DV and Sexual Assault
Did you know that sexual assault and domestic violence often go hand in hand? When we hear the term sexual assault, we often think of attacks by strangers. This isn’t always the case. In fact, around 33% of sexual assaults are committed by a current or former spouse, boyfriend, or girlfriend. And nearly one in 10 women has been raped by an intimate partner in her lifetime.
Intimate partner violence also tends to start young, during the “tween” or teenage years. The CDC reports that among survivors of sexual assault, physical violence, or stalking by an intimate partner, more than 22% of female survivors and 15% of male survivors experienced intimate partner violence for the first time between the ages of 11 and 17. Between the ages of 18 and 24, those figures jump to nearly half of female survivors and one third of male survivors.
So we know that many sexual assaults are committed by intimate partners, and we know these issues affect adolescents as young as 11 years of age. The big question is, what can we do to change this?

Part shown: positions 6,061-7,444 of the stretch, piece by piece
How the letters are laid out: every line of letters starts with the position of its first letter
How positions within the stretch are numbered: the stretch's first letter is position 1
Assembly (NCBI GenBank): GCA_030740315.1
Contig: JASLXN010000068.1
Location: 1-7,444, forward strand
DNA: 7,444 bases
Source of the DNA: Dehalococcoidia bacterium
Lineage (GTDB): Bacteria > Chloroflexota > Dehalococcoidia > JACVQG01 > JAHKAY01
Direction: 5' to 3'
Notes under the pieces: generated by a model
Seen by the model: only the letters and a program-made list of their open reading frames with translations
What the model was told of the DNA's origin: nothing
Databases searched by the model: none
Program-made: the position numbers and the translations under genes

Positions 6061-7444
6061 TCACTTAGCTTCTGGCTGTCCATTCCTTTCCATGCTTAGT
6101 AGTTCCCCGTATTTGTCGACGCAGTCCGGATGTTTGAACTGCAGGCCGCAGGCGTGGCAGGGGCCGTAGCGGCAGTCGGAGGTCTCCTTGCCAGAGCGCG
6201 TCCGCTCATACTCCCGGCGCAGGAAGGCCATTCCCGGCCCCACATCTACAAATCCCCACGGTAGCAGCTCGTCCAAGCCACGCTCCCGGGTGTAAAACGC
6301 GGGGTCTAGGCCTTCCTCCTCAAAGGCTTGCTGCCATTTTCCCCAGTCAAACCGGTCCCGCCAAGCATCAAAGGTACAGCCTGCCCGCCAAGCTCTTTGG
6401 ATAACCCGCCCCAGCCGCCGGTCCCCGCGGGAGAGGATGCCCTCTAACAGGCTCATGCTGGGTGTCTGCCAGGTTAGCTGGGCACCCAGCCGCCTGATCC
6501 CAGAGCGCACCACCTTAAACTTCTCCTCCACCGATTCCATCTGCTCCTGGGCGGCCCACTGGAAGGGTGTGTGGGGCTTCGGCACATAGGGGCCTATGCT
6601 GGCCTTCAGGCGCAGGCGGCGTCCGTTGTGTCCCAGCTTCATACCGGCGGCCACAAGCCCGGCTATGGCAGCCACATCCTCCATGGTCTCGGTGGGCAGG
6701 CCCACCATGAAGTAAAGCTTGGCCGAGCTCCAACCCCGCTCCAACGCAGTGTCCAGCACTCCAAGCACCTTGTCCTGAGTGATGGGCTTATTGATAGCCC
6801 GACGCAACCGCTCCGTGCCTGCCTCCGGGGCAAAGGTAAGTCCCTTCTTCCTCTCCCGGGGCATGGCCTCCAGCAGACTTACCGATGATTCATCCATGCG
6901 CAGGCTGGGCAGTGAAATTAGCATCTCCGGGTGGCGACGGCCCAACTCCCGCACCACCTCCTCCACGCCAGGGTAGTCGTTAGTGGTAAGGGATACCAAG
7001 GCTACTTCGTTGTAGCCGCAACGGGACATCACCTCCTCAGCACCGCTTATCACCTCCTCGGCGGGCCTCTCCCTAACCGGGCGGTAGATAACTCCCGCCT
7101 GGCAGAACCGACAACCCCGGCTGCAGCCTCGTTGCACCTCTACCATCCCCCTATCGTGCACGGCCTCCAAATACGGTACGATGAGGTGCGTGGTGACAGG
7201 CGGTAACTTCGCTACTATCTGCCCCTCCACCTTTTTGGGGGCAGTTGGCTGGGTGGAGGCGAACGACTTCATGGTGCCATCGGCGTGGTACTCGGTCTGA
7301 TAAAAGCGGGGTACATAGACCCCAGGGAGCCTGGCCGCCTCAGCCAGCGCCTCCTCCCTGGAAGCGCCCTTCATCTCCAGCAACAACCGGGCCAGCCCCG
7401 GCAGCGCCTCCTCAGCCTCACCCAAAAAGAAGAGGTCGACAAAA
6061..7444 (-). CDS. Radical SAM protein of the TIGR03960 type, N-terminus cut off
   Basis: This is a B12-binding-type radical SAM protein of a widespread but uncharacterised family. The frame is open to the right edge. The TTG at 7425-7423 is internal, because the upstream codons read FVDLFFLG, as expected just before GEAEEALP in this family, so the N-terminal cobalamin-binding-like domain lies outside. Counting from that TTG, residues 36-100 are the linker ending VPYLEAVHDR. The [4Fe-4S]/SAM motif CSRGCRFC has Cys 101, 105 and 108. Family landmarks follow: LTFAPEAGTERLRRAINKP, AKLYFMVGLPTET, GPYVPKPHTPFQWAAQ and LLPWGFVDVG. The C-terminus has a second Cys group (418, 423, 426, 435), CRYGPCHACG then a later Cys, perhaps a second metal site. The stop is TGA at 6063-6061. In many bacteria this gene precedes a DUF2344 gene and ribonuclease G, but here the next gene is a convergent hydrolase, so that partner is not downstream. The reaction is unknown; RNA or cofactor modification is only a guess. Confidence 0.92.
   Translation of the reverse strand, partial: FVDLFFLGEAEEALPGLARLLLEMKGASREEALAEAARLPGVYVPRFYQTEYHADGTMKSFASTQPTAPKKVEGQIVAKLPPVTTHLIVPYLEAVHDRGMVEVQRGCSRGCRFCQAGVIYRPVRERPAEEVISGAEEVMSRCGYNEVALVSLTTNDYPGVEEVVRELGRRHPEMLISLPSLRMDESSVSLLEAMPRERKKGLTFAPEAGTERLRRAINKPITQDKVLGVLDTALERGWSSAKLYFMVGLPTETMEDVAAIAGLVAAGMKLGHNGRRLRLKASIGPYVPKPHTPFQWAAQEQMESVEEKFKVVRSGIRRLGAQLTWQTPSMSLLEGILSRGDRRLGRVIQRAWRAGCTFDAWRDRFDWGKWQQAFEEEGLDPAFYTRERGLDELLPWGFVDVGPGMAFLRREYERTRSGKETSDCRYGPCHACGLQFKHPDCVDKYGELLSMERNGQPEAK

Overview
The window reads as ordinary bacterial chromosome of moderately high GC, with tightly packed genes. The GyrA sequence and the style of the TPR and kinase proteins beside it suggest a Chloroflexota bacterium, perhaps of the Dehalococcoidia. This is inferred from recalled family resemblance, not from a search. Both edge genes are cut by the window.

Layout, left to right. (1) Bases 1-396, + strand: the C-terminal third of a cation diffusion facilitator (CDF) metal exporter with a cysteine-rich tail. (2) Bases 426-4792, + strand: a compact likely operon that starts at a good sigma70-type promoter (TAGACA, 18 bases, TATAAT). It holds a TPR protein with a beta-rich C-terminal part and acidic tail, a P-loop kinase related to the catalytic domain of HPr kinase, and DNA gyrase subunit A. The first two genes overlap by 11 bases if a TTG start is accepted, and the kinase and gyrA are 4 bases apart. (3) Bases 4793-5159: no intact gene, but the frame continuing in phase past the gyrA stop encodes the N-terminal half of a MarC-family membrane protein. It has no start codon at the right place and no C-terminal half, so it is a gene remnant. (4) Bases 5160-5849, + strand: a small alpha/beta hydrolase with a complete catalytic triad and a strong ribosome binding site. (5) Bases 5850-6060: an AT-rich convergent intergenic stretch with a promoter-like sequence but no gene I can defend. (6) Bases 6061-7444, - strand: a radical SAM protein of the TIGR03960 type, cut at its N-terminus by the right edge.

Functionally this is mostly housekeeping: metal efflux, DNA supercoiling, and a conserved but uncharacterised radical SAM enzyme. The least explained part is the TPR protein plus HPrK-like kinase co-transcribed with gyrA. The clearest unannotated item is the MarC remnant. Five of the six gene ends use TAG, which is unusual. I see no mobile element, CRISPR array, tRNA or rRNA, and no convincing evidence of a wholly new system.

Learn the warning signs.
If you can recognize the red flags for abuse in relationships, then you can protect yourself and potentially others from harm. The Power and Control Wheel can be a helpful resource that shows the types of behaviors to watch out for. It’s also a good idea to know what rights you have in your relationships. We put together a quick exercise to make it easy to do on your own, or even with friends.
Educate others, and start young.
Once you know all about the warning signs of abuse and the qualities of healthy relationships, share your knowledge. One of the most important things we can do is educate young people about healthy relationships and consent. Teens need to know before they start dating how they should be treated, and just as importantly, how to treat their partners. Having these conversations early will equip them with the tools to choose respectful partners, and say no to questionable ones.
Last but not least, you can take action! Consider volunteering with organizations like LifeWire, donate if you can, vote for legislation that supports survivors and their families. On a more personal level, never underestimate the positive impact you can have on a person just by listening. If a friend reaches out to you about abuse, listen to them and believe them. That kind of support may not be available to them at home, and your support can make a world of difference.